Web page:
The end of the Roman Empire plunged its territories into a miserable period of ignorance and chaos, which left the accumulation of knowledge to the East and Far Eastern countries. Time was left to its own devices as the people struggled to survive; natural philosophy (the discipline we know as science) was regarded as heretical.
The End of the Empire
From c. AD 350, Rome was cursed by internal revolts and threats from beyond its territories. In ad 410 Visigoths smashed through the heart of the Empire and terminated one of the most effective, productive and ordered civilisations by the sacking of Rome. By c. AD 450 Europe was a bloody pulp of war and invasion, with Aryan barbarian hordes, the Franks, Berbers, Lombards and Ostragoths, breaking into old Roman territories, looting everything they could find and then fighting one other.
Inevitably the appetite for intellectual discovery, including the development of astronomy and its use for the calendar, was much reduced, so the tribespeople, the common folk, and most of the monasteries, sank back to their old reliance on the lunar months. Scientific matters, due to a misunderstanding about the teachings of the influential Christian philosopher, Augustine of Hippo (AD 354–430), were regarded as borderline heretical because such matters, including Time, were felt to be the exclusive prevail of God.
The Catholic Church Inherits the Empire
Constantine’s Nicean Council, in cementing the authority of the Christian Church, enabled the continuation of the structures of the Roman Empire through Catholisism. The Barbarians wanted land and money, but they had respect for the spiritual authority and dignity of the Roman Bishopric to the extent that they were converted over the following two centuries to the Christian faith.
In AD 525, Pope Hilary asked mathematician and astronomer Dionysius Exiguus (AD 500–560) to calculate the next 95 years of Easter dates. This was part of the gathering conflict with the Alexandrian-backed Eastern Christian Church, which had always been able to provide the astronomical knowledge for such tasks, unimpeded by the chaos of the European Dark Ages.
Dionysius’s work was the first to use Anno Domini dates based on the birth of Christ. Unfortunately, we now know that, as Jesus must have been born while King Herod was still alive, the year of his birth is more likely to be between 6 and 4 bc (the year of Herod’s death). However, Dionysius’s work was a sign of progress during of the Dark Ages. He had made his changes using the best-available knowledge, being careful to couch the terms of his research as being in the spirit of God, as an article of faith, rather than emphasising empirical evidence. An English monk, the Venerable Bede (AD 673–735), wrote the only surviving history of the Dark Ages, and used Dionysius’s Easter dates and conventions.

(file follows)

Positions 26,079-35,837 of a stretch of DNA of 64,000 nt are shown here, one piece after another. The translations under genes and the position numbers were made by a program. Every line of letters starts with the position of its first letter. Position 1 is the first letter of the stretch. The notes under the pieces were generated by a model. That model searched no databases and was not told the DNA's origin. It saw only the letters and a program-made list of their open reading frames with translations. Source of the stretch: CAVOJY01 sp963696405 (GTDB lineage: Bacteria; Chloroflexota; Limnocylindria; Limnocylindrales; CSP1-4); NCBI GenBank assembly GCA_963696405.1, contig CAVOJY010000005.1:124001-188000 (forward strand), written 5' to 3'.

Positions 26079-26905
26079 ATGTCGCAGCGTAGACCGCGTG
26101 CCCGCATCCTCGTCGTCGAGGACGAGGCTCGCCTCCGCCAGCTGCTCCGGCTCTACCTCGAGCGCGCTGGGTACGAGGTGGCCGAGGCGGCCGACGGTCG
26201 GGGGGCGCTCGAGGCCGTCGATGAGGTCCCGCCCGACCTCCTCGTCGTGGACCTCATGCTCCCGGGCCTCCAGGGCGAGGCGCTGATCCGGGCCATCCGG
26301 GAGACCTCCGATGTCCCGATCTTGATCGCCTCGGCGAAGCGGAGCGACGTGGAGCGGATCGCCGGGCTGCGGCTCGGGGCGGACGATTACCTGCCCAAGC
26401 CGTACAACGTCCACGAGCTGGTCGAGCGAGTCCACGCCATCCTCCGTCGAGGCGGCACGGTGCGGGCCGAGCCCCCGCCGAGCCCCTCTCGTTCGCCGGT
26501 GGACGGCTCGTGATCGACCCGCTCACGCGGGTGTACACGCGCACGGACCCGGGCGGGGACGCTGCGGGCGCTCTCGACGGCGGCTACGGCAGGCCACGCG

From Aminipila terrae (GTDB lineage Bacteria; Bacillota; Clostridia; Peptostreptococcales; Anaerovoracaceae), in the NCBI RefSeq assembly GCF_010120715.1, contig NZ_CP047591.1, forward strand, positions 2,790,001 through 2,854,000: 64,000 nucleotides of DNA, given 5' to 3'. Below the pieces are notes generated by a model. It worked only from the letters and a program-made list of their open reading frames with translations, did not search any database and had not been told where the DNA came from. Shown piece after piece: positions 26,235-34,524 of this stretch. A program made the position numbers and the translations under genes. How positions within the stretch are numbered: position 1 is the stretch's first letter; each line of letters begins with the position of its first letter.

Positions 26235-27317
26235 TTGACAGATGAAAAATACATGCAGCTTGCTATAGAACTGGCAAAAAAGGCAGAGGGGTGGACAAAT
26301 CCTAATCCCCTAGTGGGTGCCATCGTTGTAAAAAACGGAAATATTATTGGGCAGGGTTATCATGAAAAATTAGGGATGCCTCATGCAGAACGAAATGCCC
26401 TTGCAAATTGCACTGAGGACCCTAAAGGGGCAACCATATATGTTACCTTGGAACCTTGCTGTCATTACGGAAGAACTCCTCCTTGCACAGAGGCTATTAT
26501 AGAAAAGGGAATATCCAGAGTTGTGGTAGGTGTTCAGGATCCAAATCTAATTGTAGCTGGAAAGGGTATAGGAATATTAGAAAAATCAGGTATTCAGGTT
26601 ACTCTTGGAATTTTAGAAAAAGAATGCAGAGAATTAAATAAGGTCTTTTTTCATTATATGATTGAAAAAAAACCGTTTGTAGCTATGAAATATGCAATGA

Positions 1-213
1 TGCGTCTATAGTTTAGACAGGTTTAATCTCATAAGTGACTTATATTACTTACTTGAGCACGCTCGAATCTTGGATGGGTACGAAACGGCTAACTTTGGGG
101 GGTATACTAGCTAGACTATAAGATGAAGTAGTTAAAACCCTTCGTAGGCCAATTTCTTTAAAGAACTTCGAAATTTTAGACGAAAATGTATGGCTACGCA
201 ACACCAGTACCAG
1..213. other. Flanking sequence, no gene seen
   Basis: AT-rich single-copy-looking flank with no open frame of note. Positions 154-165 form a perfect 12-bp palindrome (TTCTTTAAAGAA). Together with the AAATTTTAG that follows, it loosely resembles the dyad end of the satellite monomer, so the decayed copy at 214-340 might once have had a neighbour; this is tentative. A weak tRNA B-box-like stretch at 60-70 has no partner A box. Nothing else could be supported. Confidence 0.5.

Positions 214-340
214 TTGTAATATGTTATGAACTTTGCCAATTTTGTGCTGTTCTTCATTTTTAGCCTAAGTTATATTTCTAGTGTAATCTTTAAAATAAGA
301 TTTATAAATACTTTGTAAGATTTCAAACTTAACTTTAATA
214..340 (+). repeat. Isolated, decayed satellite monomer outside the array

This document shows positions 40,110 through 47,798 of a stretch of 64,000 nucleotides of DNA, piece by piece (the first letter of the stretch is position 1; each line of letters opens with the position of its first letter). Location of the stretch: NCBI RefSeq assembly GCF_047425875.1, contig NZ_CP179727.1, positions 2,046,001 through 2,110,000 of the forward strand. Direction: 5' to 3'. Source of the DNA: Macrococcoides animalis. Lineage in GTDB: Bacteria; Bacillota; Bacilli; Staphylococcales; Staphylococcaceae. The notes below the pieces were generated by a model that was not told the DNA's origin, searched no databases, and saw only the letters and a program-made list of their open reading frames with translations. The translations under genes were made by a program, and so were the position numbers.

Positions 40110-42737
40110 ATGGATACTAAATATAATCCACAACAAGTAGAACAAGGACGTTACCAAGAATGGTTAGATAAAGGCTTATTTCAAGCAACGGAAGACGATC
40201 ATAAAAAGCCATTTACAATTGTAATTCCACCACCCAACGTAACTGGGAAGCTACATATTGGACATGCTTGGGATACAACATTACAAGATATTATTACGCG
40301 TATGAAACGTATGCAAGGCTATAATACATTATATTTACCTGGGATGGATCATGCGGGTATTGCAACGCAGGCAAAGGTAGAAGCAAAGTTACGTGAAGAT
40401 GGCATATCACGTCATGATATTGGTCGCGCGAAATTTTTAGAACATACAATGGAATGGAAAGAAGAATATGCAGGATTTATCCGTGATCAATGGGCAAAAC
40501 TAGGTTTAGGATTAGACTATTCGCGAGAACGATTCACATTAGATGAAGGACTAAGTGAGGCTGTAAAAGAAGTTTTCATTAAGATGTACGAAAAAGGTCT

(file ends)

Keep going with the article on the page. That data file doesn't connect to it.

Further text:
By the early 700s, events in the Middle East further strengthened the Catholic Church as Muslim armies conquered much of the Byzantine lands, allowing Rome to exert its independence from the cultural powerhouse of Constantinople. The Roman Church was able to assert its superiority because of the tradition that Christ’s disciple Peter founded the Church in Rome and became the first Bishop of Rome.
The Julian Calendar and Britain
In AD 664, at the Synod of Whitby, the two main Christian traditions in the British Isles – the Celtic and Roman Christians – agreed to adopt the Julian calendar and its dates for Easter.
In order to placate the dominant Saxons, who had invaded then settled in Britain, the Christian Church allowed the Saxon’s gods to be used for the weekdays, in a way which did not interfere with the integrity of the calendar or the Easter dates. To this day the English-speaking world retains Tiw’s day, Woden’s day, Thor’s day and Freya’s day (the goddess Eostre’s name had already been adopted for Easter), while much of the rest of Europe retained names derived from the planet based Latin forms (Mercury / Mercurii / Wednesday; Jupiter / Jovis / Thursday etc).
As the influence of the Catholic Church spread, so did the bickering and factional feuding between its senior bishops. Pope Leo III, for instance, was blinded and his tongue torn out by his enemies. Charlemagne (AD 742–814), the King of the Franks, rushed to his aid and for his services he was made the first Holy Roman Emperor on Christmas Day AD 800.
This significantly strengthened the grip of the Roman Church because it now enjoyed temporal protection in the form of the armies of Charlemagne. This balance introduced a period stability that lasted for several centuries and ushered Europe out of the Dark Ages. Indeed, although Charlemagne was a barbarian king he possessed the zeal of a convert, and became a champion of knowledge, the arts and sciences. The 5th Caliph of Baghdad, Haroun al-Rashid (‘Aaron the Wise’), master of the Islamic world (the Abbasid Caliphate), sent a remarkable gift of a brilliantly intricate, decorated clock which would strike on the hour. Charlemagne is said to have been ashamed that he and his people could not match the splendour and learning this object represented, and he made great efforts to encourage scholarship throughout his Catholic, European world. This was the time of the Carolingian Renaissance, characterised by the exchange of ideas with the inheritors of the Alexandrian treasure houses of knowledge in the middle East, and Asia.